Global businesses demand ambitious new climate deal
LONDON (Reuters) - A coalition of more than 500 international companies on Tuesday urged rich countries to commit to "immediate and deep" cuts in greenhouse gas emissions at U.N. climate talks to help combat global warming.
The group of some of the world's biggest energy companies, retailers and manufacturers said a failure to agree a strong new climate deal at U.N. talks in Copenhagen in December would erode confidence and cut investment in low-carbon technology.
In a statement issued as nations met for a climate summit at the United Nations in New York, the coalition said economic development will be impossible without a stable climate.
"These are difficult and challenging times for the international business community and a poor outcome from...Copenhagen will only make them more so," it said.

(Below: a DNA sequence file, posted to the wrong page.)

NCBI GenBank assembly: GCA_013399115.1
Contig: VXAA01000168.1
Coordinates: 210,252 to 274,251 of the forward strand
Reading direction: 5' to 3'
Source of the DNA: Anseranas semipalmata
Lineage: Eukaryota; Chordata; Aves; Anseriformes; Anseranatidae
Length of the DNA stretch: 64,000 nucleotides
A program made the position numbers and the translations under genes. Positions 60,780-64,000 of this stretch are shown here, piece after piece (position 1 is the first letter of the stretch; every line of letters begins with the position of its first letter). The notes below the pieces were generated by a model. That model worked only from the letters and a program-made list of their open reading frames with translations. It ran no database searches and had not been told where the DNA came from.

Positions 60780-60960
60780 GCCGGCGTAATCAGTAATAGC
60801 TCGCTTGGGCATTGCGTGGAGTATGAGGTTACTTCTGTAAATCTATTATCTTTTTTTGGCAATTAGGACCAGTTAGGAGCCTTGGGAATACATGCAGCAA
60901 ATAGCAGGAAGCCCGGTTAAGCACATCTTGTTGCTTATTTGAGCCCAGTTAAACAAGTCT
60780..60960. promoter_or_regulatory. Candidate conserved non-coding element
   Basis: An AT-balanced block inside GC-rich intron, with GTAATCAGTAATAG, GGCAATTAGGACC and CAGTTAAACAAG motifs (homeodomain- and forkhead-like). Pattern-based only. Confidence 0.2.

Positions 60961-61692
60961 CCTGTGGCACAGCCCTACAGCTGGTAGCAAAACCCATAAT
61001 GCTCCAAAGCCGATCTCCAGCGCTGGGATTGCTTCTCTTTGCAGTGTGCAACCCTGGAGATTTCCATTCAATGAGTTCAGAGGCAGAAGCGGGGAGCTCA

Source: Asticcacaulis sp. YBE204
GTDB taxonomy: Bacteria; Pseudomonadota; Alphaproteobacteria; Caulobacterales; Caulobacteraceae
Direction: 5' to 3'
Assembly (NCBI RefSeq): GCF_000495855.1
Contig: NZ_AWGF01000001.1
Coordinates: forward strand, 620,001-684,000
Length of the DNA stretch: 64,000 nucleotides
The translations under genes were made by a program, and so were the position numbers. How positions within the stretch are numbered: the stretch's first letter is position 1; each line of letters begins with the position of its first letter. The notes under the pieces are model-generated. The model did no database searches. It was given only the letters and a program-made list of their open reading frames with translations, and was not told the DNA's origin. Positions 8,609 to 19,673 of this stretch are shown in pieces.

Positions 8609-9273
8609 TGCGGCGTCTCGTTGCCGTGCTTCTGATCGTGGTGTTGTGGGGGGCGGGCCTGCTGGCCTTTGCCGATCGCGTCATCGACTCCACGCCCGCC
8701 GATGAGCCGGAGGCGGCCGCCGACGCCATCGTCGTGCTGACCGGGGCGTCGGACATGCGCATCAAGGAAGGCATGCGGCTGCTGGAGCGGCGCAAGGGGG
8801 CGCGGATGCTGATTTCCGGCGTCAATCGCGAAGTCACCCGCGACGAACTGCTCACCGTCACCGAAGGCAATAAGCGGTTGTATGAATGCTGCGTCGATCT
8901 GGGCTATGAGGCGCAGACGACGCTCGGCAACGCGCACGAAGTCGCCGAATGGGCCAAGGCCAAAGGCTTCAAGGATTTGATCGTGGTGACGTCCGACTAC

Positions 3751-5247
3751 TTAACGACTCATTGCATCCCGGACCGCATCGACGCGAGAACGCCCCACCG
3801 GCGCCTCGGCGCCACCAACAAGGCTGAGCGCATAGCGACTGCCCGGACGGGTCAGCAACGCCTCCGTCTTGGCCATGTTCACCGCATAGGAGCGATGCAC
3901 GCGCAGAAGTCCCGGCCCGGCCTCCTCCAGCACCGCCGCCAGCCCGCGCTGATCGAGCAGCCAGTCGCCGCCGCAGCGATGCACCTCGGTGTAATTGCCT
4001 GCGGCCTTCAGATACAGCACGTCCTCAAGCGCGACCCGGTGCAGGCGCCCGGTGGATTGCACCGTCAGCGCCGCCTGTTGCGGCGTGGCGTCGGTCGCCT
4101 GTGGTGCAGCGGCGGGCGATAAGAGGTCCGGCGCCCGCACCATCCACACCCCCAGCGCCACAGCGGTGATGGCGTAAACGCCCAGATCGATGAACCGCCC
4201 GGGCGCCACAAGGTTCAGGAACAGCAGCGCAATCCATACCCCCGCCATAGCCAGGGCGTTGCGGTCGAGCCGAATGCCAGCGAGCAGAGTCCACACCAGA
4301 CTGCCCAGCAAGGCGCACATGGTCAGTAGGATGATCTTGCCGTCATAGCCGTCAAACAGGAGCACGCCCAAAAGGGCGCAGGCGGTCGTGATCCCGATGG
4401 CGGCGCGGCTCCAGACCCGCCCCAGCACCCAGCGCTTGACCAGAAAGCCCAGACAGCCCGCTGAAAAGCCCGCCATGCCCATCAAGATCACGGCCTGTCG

"If a sufficiently ambitious, effective and globally equitable deal can be agreed, it will...deliver the economic signals that companies need if they are to invest billions of dollars in low carbon products, services, technologies and infrastructure."
The statement was issued by companies who back a campaign by Britain's Prince Charles, heir to the throne and environmental campaigner, to press for new government policies on climate change and "to grasp the business opportunities created by moving to a low climate-risk economy."
Members of the prince's Corporate Leaders Group on Climate Change include Britain's largest retailer Tesco, German insurer Allianz and Royal Dutch Shell, Europe's largest oil company by market value. Launched in 2005, it is managed for the prince by the University of Cambridge.
Disagreements between rich and poor countries over emissions caps and how much money emerging economies should receive to cope with climate change have hampered preliminary talks before the U.N. negotiations in the Danish capital.
The business group urged nations to set aside their differences and confront climate change with the same urgent, joint approach they took during the economic crisis.
"Developed countries need to take on immediate and deep emission reduction commitments that are much higher than the global average," the statement added.
(Editing by Jon Boyle)
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